NJ woman feels defeated in fight to keep death penalty

As New Jersey lawmakers get set to consider abolishing the death penalty, the widow of a murder victim feels her fight to keep capital punishment in the state is lost.

Marilyn Flax says she lives in fear that the man who kidnapped and killed her husband will one day come back for her.

?The death penalty was designed for the most cruel, the most vicious killers,? Flax says. ?John Martini is one of the select few.?

Martini is one of New Jersey?s eight residents on death row. In 1989, Martini kidnapped Irving Flax from his Fair Lawn home and demanded $100,000 ransom for his release. Flax says she only came up with $25,000.

Martini later drove Irving Flax to the Garden State Plaza and fatally shot him.

Flax says in recent months, her voice has been lost in the clamor of those who want to end capital punishment. The Legislature plans to take up the issue of abolishing the death penalty next month.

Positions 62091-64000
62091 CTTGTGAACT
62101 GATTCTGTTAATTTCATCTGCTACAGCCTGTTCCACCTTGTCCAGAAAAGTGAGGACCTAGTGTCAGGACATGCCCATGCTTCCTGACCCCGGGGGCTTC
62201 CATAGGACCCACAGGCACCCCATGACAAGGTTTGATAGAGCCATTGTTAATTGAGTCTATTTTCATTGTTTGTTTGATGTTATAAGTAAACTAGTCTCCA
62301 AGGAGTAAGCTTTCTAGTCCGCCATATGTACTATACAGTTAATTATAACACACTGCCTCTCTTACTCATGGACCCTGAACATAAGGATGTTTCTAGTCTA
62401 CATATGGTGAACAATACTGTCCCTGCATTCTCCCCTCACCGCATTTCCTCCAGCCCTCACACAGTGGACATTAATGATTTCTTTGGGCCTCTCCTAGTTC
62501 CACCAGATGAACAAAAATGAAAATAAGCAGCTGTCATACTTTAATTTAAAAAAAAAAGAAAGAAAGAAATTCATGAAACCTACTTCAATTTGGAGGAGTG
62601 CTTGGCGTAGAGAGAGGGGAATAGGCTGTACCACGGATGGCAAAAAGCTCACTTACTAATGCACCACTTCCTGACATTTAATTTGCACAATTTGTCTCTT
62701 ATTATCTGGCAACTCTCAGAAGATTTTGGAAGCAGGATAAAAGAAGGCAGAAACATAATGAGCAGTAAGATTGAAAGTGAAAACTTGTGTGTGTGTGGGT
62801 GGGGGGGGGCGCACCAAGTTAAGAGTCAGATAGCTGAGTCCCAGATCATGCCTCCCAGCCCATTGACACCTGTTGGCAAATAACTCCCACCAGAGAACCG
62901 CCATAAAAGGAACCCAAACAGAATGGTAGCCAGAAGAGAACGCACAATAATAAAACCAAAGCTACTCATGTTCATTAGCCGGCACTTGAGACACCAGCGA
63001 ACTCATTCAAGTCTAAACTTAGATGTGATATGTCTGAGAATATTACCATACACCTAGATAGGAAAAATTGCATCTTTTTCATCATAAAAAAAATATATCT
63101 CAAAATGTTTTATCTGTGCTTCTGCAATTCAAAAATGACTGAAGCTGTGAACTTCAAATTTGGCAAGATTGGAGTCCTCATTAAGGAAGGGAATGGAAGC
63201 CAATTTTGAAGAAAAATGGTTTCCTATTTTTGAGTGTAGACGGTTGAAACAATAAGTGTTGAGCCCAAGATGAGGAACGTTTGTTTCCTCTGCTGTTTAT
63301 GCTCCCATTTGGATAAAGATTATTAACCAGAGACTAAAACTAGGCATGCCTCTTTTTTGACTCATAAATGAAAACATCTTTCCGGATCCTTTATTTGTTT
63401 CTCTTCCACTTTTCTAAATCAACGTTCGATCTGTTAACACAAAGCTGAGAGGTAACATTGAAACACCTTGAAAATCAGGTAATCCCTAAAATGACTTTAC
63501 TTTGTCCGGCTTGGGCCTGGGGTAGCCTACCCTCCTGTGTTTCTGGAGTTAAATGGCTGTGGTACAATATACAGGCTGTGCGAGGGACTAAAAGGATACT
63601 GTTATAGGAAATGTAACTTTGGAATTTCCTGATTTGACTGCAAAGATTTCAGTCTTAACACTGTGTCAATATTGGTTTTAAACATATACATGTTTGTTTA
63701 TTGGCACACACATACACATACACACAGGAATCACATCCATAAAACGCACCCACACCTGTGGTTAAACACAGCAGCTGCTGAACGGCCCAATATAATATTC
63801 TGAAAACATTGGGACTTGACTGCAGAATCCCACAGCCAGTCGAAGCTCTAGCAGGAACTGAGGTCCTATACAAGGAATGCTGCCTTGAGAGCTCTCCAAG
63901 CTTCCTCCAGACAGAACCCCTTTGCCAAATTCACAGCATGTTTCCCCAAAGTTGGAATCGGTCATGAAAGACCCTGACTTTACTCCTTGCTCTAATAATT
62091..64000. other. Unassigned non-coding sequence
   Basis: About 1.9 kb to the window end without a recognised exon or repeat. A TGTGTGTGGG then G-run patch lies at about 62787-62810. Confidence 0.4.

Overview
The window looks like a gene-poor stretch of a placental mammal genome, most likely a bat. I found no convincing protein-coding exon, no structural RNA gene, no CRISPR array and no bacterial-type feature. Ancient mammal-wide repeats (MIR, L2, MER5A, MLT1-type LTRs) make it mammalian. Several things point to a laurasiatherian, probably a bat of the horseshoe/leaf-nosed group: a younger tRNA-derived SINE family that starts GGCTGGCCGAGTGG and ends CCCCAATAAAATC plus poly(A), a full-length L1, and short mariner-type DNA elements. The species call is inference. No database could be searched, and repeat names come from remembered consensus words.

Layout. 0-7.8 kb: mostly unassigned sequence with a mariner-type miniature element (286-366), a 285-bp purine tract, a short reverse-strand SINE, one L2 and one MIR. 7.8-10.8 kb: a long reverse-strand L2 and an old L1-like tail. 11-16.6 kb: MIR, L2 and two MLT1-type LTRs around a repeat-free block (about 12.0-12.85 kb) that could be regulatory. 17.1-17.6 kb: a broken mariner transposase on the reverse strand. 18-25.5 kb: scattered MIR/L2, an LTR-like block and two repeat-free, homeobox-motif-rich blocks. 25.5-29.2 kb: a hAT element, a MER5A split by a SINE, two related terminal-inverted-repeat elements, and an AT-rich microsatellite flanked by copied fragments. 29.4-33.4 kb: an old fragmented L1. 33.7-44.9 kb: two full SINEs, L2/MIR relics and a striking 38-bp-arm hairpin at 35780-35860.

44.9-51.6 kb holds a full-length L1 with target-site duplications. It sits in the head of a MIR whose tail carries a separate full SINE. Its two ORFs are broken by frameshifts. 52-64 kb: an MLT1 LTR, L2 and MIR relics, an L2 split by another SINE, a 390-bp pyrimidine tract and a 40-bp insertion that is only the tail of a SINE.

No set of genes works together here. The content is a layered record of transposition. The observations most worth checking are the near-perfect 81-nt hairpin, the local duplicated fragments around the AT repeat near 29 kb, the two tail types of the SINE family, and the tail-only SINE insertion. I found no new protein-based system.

Eight other states have suspended capital punishment over the years. However, if New Jersey lawmakers vote to abolish the death penalty, it will be the first state to do so since the U.S. Supreme Court re-enacted such laws 35 years ago.

Thomas Weisert, a legal expert, says the chances of death row inmates getting out on the streets again are slim to none. Weisert says the legislation up for consideration could keep the eight members on death row in prison for the rest of their lives.

For an extended interview with Flax, go to channel 612 on your iO digital cable box and select iO Extra.

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